Sunday, January 02, 2005

Best Of Homespun Bloggers January 2nd, 2004

The Redhunter


By now many others have written about how, far from being stingy, we are quite generous in our aid. Much has been written elsewhere about the substantial US aid sent to other parts of the world. Yet we get little credit for these things.

I'd just like to add two more things we should get credit for but do not, things that I haven't seen yet elsewhere:

Collecting My Thoughts

685 The value of a human life

“Consider that there are nearly 121 million people living in low lying areas within 4km of the shoreline of the Indian Ocean. According to TAOS/MIDGARD model projections made late on the 26th, 18 million people live in the tsunami impact area. Assuming a 5% casualty rate, that’s 900,000 injured in some way (probably 250k seriously). Assuming a 1 in seven fatality rate, that’s 128 thousand dead. I hope and pray it’s not that high, but it’s a realistic possibility.” Satellite photos here, at a site by Chuck Watson, many photos obscured now by smoke.

Bunker Mulligan

Cannon Fodder No More

Nearly a year ago I wrote about the differences between people who are smart and those who are simply intelligent. I went back to read that post again this morning because of something that came to mind after hearing Lago mention he would have MajorDad on with him this morning by phone. Jim says he was impressed with a post on minimum wages which he considered to be definitive.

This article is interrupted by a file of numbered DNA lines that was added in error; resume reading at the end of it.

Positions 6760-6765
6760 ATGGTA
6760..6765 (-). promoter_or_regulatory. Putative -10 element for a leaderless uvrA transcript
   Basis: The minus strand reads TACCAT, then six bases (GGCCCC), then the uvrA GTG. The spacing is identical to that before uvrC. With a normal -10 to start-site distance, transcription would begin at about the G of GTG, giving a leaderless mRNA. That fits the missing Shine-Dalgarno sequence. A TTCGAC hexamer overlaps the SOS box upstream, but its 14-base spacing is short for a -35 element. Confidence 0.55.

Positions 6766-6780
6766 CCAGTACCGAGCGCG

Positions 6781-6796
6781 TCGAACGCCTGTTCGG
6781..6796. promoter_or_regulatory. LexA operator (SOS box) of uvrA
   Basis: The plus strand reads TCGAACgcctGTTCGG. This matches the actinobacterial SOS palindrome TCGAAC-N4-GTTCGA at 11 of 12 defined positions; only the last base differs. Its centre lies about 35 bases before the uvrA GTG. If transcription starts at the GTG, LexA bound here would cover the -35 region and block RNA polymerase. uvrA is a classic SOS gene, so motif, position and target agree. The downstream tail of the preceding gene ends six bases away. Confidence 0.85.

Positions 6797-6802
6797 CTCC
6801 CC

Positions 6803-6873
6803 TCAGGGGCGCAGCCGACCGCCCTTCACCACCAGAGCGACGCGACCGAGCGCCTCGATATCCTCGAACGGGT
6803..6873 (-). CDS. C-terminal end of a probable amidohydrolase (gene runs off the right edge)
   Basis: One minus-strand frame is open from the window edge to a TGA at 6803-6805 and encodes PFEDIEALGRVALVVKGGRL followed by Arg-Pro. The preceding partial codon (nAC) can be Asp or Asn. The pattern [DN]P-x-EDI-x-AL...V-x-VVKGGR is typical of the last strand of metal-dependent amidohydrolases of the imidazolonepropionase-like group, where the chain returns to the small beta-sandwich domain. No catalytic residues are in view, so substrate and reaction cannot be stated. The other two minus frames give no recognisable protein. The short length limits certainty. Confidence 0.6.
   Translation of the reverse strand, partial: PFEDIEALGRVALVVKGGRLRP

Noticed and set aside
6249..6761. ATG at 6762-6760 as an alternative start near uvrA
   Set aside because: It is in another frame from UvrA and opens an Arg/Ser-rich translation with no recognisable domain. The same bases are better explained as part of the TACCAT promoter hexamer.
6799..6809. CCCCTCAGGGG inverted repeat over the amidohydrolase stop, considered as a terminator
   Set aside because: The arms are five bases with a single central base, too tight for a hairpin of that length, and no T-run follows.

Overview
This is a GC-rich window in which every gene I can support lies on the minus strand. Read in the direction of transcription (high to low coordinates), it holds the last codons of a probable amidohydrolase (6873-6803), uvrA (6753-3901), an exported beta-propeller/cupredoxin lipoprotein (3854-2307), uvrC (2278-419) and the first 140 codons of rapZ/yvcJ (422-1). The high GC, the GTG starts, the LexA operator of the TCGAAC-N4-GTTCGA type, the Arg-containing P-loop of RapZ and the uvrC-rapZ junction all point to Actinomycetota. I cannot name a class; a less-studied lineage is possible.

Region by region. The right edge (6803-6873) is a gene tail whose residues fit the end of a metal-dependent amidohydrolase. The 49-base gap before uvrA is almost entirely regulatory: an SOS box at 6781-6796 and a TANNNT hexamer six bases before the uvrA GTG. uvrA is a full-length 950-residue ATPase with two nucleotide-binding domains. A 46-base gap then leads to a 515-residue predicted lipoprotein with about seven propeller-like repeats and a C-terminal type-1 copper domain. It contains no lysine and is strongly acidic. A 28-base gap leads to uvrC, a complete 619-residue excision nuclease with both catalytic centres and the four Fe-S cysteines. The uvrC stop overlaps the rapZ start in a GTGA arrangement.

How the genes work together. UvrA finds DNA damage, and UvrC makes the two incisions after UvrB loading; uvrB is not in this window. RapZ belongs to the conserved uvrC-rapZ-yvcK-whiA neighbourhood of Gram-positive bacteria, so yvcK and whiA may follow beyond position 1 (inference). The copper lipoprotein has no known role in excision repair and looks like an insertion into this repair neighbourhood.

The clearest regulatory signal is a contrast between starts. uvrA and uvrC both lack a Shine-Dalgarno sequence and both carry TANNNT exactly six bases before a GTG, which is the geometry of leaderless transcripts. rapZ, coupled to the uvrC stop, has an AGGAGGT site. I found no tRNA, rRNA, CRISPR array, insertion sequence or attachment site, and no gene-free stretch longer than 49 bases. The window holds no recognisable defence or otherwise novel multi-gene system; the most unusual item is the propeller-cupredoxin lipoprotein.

Tsunami And God

Let me start by saying that none of the following discussion means a thing compared to what happened to those people who were unfortunate enough to be caught in the path of the tsunami. It's all too easy to forget individual lives that were destroyed by that huge wall of water. My thoughts and prayers go out to each and everyone effected by this disaster.

[For anyone wanting to help out, go to The Command Post and do what you can.]

That being said, I am going to add my two cents.


Gun control measures serve no useful purpose

John Lott's latest op / ed looks at the findings of a blue ribbon National Academy of Sciences panel on gun control. Both Lott's op/ed and the NAS panel's report expose gun control measures as a farce; pure symbolism over substance.

Despite the overwhelming support for gun control by panel members and an open disdain for research showing the beneficial aspects of owning firearms, the NAS panel still could not show how gun control laws had accomplished anything, with regard to reducing crime or injury.